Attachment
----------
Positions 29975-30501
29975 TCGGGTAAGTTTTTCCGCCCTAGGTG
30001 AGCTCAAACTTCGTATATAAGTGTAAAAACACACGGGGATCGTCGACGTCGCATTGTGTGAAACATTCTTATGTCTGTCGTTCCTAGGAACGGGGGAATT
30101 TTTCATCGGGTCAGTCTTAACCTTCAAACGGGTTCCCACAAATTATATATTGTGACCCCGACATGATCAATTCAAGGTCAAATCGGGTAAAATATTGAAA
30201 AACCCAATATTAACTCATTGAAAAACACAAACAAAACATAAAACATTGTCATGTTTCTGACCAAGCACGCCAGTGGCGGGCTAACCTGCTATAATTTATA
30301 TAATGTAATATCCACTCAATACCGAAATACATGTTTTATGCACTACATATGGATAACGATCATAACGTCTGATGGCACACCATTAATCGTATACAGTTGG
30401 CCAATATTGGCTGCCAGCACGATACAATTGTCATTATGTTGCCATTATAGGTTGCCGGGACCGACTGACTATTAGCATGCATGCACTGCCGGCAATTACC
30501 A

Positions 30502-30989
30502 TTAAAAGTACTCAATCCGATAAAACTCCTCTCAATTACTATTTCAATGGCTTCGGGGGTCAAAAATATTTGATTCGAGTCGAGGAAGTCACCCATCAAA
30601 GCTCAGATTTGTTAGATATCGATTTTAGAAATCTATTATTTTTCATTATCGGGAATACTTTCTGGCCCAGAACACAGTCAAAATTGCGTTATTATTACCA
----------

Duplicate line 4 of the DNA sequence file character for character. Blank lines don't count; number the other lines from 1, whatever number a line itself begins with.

30101 TTTCATCGGGTCAGTCTTAACCTTCAAACGGGTTCCCACAAATTATATATTGTGACCCCGACATGATCAATTCAAGGTCAAATCGGGTAAAATATTGAAA